The state's argument that the state court could not try the felony charge of vehicular homicide belies the obvious. The statute requires only that if the several offenses "arising from the same conduct . . . are within the jurisdiction of a single court, they must be prosecuted in a single prosecution." Code Ann. 26-506 (b), supra. All of the known offenses were within the jurisdiction of a single court -- the superior court. See Code 24-2615, 2-3301; Nobles v. State, 81 Ga. App. 229 (2) (58 SE2d 496)
The United States Supreme Court held that "[p]rosecutions of the same defendant in different courts of the same state, one prosecution being for [a felony] and the other being for [a misdemeanor which was included in the felony offense], must be viewed as the acts of a single sovereign under the double jeopardy clause of the Fifth Amendment." Brown v. Ohio, 432 U. S. 161 (2) (97 SC 2221, 53 LE2d 187).
The state's argument that the offenses of driving under the influence of alcohol occurred before the offense of vehicular homicide, therefore they are not "the same offense," is untenable. The prosecutor stated: "It is the State's position in this case that once the accident began, once the homicide was completed, a new separate and distinct offense began at that point in time." We interpret the prosecutor's statement as argument that one person can commit two offenses by one act, but in this instance the defendant was committing the offense of driving under the influence of alcohol -- up until the time of the accident, and then -- once the accident began, the separate and distinct offense of vehicular homicide occurred at that point in time. We do not agree.
In Brown v. Ohio, 432 U. S. 161, supra, the U. S. Supreme Court dealt with a defense of double jeopardy in which a defendant pleaded guilty to a misdemeanor offense of "joyriding" in the state court of Ohio, and thereafter pleaded guilty to a felony charge of "auto theft" in another court, where both crimes arose from the same taking. Under Ohio law the offense of "joyriding" was a lesser included offense of "auto theft." The court held that "prosecutions of the same defendant in different courts of the same state, one prosecution being for auto theft [felony] and the other being for joyriding [misdemeanor] . . . must be viewed as the acts of a single sovereign under the double jeopardy clause of the Fifth Amendment . . . [C]ourts may not impose more than one punishment for the same offense and prosecutors ordinarily may not attempt to secure that punishment in more than one trial . . . Where the same act or transaction constitutes a violation of two distinct statutory provisions, the test to be applied to determine whether there are two offenses or only one for the purposes of the double jeopardy clause of the Fifth Amendment is whether each provision requires proof of a fact which the other does not . . . if two offenses are the same under this test, thus barring consecutive sentences at a single trial, they necessarily will be the same for purposes of barring successive prosecutions . . . For purposes of the double jeopardy clause of the Fifth Amendment, a lesser included offense requires no proof beyond that which is required for conviction of the greater offense, and the greater offense is therefore by definition the 'same' for purposes of double jeopardy as any lesser offense included in it." Brown v. Ohio, supra, see Hn. 2, 5, 9 and 12. Thus, Brown is decisive on the issue of whether the offense of driving with ability impaired by alcohol and the vehicular homicide are separable if the misdemeanor offense is included in the felony.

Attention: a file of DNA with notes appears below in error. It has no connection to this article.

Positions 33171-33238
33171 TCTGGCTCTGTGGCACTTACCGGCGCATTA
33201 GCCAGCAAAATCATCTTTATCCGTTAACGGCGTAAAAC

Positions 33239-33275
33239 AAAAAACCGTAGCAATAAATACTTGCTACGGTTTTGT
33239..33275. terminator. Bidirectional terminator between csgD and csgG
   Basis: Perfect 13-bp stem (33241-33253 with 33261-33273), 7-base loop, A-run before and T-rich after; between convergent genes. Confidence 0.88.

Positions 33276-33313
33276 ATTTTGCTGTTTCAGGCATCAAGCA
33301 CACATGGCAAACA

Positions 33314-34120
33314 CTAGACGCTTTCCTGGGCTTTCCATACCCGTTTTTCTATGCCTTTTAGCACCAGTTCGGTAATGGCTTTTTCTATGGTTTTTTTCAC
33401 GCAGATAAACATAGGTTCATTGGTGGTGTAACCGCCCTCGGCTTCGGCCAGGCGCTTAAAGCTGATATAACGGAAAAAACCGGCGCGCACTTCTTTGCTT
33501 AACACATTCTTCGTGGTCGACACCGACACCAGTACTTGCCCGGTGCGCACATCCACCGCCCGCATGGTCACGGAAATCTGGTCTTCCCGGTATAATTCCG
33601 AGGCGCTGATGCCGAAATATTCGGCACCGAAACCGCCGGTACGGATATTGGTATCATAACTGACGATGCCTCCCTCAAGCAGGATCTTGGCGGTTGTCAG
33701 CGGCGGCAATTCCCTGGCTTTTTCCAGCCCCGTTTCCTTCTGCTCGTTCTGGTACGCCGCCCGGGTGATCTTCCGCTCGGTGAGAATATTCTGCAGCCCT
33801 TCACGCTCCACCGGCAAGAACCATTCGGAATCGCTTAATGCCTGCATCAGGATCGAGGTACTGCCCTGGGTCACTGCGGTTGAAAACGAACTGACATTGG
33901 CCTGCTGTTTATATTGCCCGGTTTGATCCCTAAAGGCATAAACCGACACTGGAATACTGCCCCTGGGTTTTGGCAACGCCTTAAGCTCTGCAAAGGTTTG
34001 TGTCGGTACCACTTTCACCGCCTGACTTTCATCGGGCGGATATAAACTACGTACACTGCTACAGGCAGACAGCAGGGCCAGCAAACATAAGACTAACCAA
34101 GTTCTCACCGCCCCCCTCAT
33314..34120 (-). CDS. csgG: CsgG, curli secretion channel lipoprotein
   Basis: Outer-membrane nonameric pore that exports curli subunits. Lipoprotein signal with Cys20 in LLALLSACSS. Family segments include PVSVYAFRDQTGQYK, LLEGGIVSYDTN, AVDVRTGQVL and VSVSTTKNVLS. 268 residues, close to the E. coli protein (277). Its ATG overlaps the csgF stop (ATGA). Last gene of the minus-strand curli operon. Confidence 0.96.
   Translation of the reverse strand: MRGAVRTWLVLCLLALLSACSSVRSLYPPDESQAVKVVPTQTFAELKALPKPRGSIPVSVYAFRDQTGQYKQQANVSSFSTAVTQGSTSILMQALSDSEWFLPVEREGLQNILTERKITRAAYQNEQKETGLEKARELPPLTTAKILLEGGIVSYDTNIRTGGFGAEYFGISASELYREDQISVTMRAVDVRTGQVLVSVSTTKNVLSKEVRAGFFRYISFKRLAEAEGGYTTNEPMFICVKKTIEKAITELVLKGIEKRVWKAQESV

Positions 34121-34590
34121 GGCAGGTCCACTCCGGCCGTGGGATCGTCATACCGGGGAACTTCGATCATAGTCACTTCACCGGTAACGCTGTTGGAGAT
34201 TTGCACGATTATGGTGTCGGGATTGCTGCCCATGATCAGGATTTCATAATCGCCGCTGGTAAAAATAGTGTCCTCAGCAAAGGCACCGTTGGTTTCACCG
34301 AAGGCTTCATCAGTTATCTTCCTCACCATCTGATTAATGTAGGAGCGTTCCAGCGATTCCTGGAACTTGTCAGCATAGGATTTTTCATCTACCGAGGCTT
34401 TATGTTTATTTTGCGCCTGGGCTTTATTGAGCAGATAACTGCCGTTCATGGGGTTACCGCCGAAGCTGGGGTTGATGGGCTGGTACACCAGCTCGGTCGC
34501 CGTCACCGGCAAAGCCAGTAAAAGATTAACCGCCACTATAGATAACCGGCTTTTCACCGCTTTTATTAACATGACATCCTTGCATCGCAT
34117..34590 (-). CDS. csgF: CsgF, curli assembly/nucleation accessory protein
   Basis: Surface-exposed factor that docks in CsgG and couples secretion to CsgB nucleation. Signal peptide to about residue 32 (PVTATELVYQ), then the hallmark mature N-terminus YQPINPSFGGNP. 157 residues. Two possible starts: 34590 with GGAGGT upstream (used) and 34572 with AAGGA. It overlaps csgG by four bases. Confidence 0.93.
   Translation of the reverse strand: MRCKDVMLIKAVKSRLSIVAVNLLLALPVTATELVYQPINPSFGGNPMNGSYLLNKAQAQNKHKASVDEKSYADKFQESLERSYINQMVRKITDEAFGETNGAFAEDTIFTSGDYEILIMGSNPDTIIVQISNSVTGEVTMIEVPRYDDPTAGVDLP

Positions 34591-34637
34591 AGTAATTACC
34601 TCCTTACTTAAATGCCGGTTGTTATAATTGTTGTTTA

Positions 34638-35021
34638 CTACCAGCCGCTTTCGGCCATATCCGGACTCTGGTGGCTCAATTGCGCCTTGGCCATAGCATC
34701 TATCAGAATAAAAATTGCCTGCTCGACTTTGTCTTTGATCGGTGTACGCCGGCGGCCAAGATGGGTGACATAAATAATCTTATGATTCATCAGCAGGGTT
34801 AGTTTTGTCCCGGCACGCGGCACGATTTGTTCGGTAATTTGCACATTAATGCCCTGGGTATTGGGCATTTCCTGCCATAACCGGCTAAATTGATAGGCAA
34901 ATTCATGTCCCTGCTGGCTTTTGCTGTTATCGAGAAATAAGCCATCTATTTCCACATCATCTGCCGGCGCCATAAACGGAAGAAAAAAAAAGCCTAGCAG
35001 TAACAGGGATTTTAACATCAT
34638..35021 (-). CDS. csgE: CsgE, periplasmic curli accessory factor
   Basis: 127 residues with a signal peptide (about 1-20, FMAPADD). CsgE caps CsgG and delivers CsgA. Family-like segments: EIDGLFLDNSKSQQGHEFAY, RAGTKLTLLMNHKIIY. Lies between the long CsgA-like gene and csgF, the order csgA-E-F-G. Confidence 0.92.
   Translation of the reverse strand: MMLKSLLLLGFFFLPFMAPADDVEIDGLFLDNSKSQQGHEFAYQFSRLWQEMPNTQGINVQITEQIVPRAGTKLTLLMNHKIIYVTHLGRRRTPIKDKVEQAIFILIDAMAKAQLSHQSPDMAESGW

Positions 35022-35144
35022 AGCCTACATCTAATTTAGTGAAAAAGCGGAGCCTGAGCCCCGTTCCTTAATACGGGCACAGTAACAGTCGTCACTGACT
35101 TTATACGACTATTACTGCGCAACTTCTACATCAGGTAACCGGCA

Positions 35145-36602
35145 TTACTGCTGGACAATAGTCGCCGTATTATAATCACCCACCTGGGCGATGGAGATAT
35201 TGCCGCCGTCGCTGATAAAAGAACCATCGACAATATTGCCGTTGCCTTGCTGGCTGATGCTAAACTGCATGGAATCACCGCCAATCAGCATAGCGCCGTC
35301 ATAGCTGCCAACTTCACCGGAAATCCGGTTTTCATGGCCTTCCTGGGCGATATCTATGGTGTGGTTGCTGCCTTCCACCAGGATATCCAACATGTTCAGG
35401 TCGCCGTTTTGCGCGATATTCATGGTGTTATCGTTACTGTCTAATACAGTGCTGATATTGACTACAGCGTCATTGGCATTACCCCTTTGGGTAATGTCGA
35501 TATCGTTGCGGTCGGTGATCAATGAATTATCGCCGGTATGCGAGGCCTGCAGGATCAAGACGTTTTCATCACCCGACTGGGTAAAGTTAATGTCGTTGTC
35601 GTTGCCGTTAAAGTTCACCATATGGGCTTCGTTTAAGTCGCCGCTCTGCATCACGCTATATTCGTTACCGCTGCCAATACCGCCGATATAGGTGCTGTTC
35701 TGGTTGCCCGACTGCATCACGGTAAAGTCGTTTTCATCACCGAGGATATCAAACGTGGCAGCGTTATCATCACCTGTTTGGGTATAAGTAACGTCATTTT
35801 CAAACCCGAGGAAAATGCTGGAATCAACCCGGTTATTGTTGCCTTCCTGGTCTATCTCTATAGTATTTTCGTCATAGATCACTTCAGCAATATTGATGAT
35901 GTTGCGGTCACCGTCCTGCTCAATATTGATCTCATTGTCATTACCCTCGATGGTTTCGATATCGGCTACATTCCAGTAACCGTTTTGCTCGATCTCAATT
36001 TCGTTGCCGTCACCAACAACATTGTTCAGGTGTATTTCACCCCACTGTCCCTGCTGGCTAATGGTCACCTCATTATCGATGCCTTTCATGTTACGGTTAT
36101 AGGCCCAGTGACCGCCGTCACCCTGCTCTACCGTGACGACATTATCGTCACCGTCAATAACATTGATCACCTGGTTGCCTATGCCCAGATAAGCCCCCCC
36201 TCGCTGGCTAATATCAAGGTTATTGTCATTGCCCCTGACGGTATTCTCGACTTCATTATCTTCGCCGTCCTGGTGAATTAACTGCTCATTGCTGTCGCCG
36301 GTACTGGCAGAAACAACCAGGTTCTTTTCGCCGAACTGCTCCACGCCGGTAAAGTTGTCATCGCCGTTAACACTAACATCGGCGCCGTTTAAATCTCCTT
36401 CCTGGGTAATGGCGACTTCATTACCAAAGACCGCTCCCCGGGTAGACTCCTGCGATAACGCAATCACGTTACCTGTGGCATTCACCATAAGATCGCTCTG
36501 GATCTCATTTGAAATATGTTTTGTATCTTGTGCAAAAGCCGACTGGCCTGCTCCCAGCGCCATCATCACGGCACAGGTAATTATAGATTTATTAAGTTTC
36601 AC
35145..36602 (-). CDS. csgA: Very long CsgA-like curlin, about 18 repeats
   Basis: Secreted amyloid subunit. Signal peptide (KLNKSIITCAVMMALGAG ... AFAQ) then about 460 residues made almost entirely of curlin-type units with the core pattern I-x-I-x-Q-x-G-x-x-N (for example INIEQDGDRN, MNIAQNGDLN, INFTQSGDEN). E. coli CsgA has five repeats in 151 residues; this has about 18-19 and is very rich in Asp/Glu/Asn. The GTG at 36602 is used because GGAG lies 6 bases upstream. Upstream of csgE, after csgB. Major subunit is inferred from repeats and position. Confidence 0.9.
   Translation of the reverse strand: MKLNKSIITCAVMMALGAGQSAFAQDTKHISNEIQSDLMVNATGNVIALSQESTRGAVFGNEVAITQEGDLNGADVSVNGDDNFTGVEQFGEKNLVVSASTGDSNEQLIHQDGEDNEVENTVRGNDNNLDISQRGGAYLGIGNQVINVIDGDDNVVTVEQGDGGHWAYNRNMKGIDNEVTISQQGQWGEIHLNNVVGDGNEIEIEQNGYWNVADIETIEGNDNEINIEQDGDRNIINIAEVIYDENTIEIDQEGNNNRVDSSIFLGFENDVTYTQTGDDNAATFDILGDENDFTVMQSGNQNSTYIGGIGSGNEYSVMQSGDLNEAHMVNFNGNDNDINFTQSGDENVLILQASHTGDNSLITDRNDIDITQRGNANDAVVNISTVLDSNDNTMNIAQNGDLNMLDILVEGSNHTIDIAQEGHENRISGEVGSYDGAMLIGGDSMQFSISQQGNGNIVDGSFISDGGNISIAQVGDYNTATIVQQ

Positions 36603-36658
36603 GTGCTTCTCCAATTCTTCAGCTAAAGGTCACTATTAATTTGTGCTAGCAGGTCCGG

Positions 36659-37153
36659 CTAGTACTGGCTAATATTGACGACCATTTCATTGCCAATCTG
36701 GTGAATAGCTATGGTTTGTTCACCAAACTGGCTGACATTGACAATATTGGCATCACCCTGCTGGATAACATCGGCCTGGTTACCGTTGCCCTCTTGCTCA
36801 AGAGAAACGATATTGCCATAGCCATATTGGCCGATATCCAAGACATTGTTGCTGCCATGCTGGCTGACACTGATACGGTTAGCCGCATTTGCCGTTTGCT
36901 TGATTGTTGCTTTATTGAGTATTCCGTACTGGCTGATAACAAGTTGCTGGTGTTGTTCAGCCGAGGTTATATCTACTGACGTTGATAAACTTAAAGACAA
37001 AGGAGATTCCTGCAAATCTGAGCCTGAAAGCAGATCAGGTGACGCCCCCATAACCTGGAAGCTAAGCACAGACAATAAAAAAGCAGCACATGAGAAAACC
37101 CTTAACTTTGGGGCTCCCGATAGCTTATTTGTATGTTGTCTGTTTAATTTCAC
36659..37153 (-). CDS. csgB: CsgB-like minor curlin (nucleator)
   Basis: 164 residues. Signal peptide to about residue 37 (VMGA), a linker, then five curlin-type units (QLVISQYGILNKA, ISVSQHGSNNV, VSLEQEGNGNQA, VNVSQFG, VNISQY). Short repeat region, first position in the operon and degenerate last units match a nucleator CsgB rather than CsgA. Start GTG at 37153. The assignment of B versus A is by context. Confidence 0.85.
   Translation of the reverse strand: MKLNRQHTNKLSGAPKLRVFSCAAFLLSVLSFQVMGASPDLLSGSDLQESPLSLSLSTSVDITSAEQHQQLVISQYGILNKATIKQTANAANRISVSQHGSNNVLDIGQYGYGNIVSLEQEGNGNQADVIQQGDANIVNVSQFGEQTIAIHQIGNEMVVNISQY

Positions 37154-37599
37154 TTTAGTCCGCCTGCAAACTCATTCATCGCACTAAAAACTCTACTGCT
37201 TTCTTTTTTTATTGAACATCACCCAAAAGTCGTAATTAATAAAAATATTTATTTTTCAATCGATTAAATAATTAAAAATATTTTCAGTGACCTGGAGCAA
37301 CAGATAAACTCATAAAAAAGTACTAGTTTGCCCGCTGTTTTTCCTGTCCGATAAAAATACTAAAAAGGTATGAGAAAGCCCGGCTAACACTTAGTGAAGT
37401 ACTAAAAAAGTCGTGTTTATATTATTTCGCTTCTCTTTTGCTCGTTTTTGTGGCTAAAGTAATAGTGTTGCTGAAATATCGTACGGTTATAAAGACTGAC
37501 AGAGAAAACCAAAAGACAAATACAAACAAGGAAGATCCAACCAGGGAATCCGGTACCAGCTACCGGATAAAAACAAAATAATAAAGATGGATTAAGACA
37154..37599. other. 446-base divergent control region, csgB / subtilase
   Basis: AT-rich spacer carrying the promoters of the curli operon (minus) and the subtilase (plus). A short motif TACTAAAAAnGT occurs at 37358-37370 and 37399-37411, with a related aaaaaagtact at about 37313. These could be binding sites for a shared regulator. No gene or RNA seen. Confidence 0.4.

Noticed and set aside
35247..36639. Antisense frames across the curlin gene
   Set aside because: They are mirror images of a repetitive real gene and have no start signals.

The Georgia vehicular homicide statute is unique in that it proscribes "the death of another person through the violation of section 68A-901 [Reckless driving], section 68A-902 [Driving with ability impaired by alcohol or drugs], or section 68A-904 (a) [Not applicable here] . . ." Code Ann. 68A-903 (CCG, Ga. L. 1974, pp. 633, 674; 1976, p. 977). Thus, the homicide offense may be proved only by proving violation of another statute -- which necessarily includes proof of all of the elements of the other offense. This automatically makes the other offense a lesser included offense of the homicide statute under the test set forth in Code Ann. 26-505 (CCG, Ga. L. 1968, pp. 1249, 1267) and Brown, supra. This also makes the lesser included misdemeanor offense inseparable from the felony charge of vehicular homicide for purposes of double jeopardy. Brown v. Ohio, supra. See also Chumley v. State, 235 Ga. 540 (2) (221 SE2d 13)
"Where crimes are tried separately it is generally held that if multiple convictions arising out of a single prosecution are barred they will likewise be barred from successive prosecution. Therefore when crimes are to be prosecuted separately the more serious known crimes should be prosecuted first to avoid the conviction of a lesser crime barring a subsequent prosecution for a more serious crime." Keener v. State, 238 Ga. 7
, 8, supra. There is no merit in this aspect of the state's contention.
Prosecution of the misdemeanor charge in the lower court prevents successive prosecution in a higher court on a felony charge, where all charges arose from the same conduct, were within the jurisdiction of a single court -- the superior court, and were known to the prosecutor at the time of commencing the prosecution in the lower court. Code Ann. 26-506 (b); State v. Estevez, 232 Ga. pp. 318-319, supra.
H. Lamar Cole, District Attorney, Alden W. Snead, Assistant District Attorney, for appellee.